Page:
- It was previously thought that since women tend to move to their husbands' homes, female genes travelled wider than men's, "homogenizing" the mitochondrial gene pool of mankind. This new research disproves this idea, as human populations are differentiated about the same in their Y-chromosomes and mtDNA.
- The higher female effective population size throughout human prehistory (a widely accepted idea) together with these new results lead to the conclusion that "our observation of roughly equal between-group components of variation for the Y chromosome and mtDNA implies a lower rate of migration for females than for males among the widely spaced populations we surveyed." In other words, men's genes travelled more than women's.
- Previous estimates of Y-chromosome diverstiy used single-nucleotide polymorphisms (SNPs) which were known to vary between populations. As a result, Y-chromosome population differentiation tended to be overemphasized in the past. On the other hand for mtDNA studies used hypervariable portions of the control region where mutation rates are higher than in coding regions (that actually do useful stuff). Therefore, mtDNA population differentiation tended to be underestimated in the past.
Nature Genetics (Published online: 19 September 2004; | doi:10.1038/ng1428)
Global patterns of human mitochondrial DNA and Y-chromosome structure are not influenced by higher migration rates of females versus males
Jason A Wilder et al.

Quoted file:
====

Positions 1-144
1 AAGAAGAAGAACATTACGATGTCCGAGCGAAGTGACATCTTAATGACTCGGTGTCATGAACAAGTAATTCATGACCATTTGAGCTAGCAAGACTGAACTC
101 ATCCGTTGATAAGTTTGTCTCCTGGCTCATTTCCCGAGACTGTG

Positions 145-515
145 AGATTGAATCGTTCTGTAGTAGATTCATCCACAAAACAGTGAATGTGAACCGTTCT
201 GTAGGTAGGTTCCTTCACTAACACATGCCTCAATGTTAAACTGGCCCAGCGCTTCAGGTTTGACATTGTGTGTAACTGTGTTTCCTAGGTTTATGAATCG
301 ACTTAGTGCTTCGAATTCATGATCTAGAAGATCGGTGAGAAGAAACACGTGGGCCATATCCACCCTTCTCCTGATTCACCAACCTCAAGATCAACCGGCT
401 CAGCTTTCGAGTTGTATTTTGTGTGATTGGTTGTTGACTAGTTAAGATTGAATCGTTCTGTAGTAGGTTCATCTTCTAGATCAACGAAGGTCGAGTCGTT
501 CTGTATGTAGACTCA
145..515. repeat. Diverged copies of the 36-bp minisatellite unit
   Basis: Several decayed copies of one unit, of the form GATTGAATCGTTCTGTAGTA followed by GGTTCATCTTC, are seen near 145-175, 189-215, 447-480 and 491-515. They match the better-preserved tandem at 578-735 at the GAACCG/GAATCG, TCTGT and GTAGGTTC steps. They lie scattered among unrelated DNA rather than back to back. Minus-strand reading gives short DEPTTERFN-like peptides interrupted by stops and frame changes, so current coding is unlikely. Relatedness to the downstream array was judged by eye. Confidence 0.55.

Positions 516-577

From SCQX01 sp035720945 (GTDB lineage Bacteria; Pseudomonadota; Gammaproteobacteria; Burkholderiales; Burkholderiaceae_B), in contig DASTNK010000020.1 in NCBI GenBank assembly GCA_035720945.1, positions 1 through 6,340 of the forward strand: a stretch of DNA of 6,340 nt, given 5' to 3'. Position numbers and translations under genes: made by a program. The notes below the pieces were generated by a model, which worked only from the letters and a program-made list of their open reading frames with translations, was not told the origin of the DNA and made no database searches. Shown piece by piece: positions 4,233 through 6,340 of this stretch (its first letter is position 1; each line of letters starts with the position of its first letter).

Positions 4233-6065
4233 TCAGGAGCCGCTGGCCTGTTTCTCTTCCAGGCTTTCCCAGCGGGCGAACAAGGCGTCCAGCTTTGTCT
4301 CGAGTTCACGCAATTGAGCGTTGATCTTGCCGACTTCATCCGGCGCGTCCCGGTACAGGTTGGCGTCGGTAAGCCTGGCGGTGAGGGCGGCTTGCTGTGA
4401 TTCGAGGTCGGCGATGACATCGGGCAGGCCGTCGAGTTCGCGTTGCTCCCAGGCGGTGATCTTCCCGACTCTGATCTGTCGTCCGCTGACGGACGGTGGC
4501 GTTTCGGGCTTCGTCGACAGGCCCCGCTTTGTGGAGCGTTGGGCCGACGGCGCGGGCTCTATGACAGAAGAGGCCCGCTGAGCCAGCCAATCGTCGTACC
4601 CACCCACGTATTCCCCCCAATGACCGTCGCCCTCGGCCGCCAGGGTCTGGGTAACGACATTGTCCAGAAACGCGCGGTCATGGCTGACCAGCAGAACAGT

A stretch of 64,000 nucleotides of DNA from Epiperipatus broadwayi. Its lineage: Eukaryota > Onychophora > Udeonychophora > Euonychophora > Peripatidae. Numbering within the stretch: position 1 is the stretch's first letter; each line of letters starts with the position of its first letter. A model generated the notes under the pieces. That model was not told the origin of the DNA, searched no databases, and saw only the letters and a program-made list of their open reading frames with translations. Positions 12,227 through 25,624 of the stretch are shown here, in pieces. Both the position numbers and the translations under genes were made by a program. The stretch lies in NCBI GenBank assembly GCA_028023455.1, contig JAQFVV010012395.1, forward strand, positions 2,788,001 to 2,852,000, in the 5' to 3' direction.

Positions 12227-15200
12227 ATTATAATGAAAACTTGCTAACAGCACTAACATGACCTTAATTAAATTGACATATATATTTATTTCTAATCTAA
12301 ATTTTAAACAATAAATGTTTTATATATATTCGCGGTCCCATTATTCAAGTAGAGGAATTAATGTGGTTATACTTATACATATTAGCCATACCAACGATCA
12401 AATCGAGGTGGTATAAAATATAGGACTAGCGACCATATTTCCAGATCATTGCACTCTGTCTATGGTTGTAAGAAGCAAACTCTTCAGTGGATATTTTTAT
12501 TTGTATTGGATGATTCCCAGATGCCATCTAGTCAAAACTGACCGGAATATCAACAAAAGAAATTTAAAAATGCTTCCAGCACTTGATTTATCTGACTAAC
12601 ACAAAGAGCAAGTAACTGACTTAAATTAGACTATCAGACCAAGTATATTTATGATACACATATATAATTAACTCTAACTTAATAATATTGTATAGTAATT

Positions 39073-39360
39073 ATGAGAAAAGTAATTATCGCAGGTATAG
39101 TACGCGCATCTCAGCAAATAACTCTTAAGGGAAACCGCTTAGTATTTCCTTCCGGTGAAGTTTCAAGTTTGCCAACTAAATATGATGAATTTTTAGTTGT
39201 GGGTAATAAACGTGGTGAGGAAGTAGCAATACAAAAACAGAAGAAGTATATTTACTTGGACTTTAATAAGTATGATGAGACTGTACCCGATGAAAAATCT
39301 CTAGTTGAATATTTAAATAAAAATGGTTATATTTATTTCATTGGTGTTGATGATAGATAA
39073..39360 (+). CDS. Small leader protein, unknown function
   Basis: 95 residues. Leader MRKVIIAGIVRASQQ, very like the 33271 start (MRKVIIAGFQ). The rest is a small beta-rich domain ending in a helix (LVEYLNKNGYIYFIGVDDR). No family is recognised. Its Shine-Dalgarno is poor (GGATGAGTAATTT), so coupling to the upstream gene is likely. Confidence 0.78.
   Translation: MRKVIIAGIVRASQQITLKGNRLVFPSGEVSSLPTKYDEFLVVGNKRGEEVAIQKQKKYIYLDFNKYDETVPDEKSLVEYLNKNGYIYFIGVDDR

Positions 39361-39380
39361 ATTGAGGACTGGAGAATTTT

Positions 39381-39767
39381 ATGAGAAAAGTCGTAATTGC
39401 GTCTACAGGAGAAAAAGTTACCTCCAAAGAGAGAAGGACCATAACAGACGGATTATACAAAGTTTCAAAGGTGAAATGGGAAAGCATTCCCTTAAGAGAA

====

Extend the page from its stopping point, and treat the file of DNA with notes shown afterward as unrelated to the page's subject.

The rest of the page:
Global-scale patterns of human population structure may be influenced by the rate of migration among populations that is nearly eight times higher for females than for males. This difference is attributed mainly to the widespread practice of patrilocality, in which women move into their mates' residences after marriage1. Here we directly test this hypothesis by comparing global patterns of DNA sequence variation on the Y chromosome and mitochondrial DNA (mtDNA) in the same panel of 389 individuals from ten populations (four from Africa and two each from Europe, Asia and Oceania). We introduce a new strategy to assay Y-chromosome variation that identifies a high density of single-nucleotide polymorphisms, allows complete sequencing of all individuals rather than relying on predetermined markers and provides direct sequence comparisons with mtDNA. We found the overall proportion of between-group variation (Phi ST) to be 0.334 for the Y chromosome and 0.382 for mtDNA. Genetic differentiation between populations was similar for the Y chromosome and mtDNA at all geographic scales that we tested. Although patrilocality may be important at the local scale2, 3, patterns of genetic structure on the continental and global scales are not shaped by the higher rate of migration among females than among males.